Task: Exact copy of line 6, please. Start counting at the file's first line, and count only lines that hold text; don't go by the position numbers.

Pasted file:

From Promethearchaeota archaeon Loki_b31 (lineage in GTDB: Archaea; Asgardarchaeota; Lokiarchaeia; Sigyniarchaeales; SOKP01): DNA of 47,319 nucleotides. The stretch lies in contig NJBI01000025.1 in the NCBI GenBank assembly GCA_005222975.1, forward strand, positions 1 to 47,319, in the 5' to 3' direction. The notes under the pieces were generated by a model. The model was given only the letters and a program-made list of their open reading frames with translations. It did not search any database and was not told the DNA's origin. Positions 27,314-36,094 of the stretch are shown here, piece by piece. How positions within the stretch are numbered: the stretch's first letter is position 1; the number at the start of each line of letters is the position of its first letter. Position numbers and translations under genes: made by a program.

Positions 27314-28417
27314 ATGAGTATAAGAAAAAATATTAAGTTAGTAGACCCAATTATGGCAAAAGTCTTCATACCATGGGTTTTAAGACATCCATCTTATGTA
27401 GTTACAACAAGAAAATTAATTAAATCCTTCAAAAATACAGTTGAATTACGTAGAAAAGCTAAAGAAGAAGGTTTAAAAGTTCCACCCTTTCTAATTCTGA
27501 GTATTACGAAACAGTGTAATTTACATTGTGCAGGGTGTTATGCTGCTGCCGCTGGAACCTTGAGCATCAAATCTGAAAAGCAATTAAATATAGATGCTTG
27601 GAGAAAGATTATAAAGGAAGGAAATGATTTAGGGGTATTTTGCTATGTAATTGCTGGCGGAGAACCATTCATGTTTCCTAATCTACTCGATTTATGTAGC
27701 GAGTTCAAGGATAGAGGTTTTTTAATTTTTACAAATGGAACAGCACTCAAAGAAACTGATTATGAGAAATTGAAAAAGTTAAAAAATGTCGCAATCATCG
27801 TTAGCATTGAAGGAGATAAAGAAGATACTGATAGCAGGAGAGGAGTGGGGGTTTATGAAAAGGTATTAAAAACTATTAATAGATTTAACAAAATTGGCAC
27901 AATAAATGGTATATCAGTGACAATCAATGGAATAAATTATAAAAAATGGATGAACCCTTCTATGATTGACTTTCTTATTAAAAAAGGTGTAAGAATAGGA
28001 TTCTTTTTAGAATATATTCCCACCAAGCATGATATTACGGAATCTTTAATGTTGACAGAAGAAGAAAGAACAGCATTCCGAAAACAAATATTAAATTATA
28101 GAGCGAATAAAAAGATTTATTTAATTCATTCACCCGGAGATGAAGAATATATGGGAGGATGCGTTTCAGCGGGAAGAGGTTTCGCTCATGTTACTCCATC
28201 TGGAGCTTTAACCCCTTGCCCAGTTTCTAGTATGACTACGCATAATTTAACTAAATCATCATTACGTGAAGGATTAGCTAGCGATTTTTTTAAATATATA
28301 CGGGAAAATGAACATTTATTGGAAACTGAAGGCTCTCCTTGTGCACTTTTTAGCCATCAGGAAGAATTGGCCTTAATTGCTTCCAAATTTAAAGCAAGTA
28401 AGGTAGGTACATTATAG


27601 GAGAAAGATTATAAAGGAAGGAAATGATTTAGGGGTATTTTGCTATGTAATTGCTGGCGGAGAACCATTCATGTTTCCTAATCTACTCGATTTATGTAGC